We have co-operated with the ACCC in its investigation and reached an agreement to resolve the proceeding related to the Takata Airbag Recall. As part of the resolution we will establish a Product Safety Compliance Program to reinforce our product recall obligations under the ACL.
The actions of Mercedes-Benz Australia were not deliberate. In 27 telephone exchanges from more than 50,000 calls between consumers and our dedicated Takata Call Centre, it was established that five contractors failed to use attention-capturing, high-impact language required by the Recall Notice, in contravention of the ACL.
All of the consumers involved with the contravening interactions had their vehicles recalled and the inflators in those vehicles were replaced.
Mercedes-Benz vehicles do not contain the Takata ‘Alpha’ airbags considered higher risk within the Recall Notice.
Mercedes-Benz vehicles were fitted with ‘Beta’ airbags, and the Recall Notice permitted owners to continue driving their vehicles until the repair was undertaken. To date, the affected airbags have been replaced in more than in 99.5 percent of the Mercedes-Benz vehicles involved in the recall in Australia.
However, there is a small number of owners who have not brought their vehicles in for a complimentary airbag replacement.
We are continuing to contact the owners of the outstanding vehicles to book airbag replacements as soon as possible. Owners are urged to contact their authorised Mercedes-Benz retailer immediately, or contact us on 1300 659 307 to arrange a booking.
The recall relates to airbag inflators manufactured by now-defunct Japanese company Takata.
Airbags included in the recall rely on a propellant gas that degrades when exposed to heat and humidity.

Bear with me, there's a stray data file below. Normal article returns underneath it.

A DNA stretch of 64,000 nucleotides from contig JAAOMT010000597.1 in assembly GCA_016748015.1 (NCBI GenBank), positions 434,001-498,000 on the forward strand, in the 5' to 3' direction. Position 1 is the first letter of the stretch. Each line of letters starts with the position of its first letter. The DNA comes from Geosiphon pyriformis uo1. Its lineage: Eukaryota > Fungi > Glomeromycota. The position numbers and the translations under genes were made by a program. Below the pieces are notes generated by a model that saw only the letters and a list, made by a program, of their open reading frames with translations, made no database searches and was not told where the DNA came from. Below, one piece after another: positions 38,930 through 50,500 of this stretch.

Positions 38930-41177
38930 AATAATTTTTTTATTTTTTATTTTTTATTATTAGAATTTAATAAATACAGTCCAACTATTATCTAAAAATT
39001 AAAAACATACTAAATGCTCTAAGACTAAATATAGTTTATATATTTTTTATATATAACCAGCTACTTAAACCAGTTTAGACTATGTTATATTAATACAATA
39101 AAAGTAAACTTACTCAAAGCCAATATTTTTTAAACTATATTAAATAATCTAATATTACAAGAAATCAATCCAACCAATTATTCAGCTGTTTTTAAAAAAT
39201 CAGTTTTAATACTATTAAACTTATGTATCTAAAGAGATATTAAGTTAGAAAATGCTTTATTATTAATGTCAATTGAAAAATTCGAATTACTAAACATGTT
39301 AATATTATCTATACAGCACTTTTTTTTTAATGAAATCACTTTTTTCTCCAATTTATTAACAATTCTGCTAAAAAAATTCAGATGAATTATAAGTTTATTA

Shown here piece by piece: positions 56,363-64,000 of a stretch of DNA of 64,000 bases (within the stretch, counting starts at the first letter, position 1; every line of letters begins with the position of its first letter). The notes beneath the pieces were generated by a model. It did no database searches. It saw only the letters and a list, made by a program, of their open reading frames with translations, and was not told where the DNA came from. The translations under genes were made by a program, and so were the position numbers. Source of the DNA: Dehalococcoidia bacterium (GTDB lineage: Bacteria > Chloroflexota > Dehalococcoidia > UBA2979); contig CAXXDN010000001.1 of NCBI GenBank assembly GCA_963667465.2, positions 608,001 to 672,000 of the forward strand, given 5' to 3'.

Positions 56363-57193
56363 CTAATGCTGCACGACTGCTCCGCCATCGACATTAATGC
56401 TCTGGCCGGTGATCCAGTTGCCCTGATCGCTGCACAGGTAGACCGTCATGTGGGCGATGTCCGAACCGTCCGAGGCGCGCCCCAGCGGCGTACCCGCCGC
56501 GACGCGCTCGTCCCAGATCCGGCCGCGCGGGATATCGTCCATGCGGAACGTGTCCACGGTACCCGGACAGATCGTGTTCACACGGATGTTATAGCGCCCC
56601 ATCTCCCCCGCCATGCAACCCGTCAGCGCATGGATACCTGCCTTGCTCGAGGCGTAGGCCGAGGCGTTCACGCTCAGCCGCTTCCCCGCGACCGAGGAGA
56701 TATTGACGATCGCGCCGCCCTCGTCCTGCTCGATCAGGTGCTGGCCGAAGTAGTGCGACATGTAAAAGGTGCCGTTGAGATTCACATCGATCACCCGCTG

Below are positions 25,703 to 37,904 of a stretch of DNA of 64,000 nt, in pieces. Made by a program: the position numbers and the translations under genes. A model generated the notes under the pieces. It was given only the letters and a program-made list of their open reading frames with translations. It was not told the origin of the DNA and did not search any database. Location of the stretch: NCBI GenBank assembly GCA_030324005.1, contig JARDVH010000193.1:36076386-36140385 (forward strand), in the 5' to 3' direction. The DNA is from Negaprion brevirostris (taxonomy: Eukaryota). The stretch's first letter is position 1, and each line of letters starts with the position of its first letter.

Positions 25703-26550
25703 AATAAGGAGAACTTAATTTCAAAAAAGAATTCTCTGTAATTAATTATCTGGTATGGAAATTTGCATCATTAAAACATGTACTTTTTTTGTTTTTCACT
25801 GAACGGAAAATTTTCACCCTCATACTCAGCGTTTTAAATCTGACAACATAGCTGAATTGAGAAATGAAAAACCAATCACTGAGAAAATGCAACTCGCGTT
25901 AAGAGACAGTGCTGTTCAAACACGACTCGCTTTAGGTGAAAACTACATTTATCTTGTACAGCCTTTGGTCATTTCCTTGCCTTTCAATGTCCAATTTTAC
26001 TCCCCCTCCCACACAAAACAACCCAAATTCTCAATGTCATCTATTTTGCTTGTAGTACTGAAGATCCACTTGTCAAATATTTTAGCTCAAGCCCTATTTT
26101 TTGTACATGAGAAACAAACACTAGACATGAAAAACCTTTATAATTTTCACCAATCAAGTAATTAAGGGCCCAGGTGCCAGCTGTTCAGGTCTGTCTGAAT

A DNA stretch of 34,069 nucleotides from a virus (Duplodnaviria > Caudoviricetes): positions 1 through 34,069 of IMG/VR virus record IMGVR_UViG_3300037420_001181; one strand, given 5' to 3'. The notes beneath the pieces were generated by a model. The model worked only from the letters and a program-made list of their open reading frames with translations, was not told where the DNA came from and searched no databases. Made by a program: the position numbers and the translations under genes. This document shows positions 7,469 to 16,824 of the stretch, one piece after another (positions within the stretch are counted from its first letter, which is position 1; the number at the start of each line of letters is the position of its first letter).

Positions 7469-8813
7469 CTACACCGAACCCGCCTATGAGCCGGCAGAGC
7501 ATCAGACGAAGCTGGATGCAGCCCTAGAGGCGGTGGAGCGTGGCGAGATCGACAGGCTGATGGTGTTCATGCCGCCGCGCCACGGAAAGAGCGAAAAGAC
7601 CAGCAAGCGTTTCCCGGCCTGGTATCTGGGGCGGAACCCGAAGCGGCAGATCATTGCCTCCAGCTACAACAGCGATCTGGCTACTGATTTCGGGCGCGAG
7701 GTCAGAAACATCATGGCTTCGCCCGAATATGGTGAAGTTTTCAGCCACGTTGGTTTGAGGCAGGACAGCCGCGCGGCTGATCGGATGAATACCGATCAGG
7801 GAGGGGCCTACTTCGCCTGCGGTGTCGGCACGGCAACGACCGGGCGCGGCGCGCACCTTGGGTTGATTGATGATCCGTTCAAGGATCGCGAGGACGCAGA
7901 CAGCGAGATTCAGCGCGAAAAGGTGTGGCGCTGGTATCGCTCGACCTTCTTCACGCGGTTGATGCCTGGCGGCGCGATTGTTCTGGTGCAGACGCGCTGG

If a vehicle with a faulty inflator is involved in a crash, the metal airbag inflator housing might rupture, sending metal shrapnel shooting into the cabin.
The problem poses a serious risk of injury or death to occupants. More than 20 people have been killed globally by faulty Takata airbag inflators, including two in Australia, and more than 230 people have been seriously injured.
Although all Takata airbags are dangerous, some are more deadly than others.
Airbag inflators labelled ‘Alpha’ have a 50 per cent chance of shooting shrapnel into the cabin when deployed, although even the less dangerous ‘Beta’ airbags can be lethal.
More recently, a pool of vehicles fitted with dangerous airbags known as ‘non-azide driver inflators’ has been identified.
Carmakers have started buying back older cars fitted with these inflators, as it’s cheaper than sourcing and replacing an airbag replacement.
A recall for all vehicles with Takata airbag inflators was made mandatory by the Australian Competition and Consumer Commission (ACCC) in February 2018.
Carmakers needed to replace all faulty airbags by December 31, 2020, or face strict penalties.
Head to https://ismyairbagsafe.com.au/ and enter your number plate into the box. It will then direct you to the relevant manufacturer website.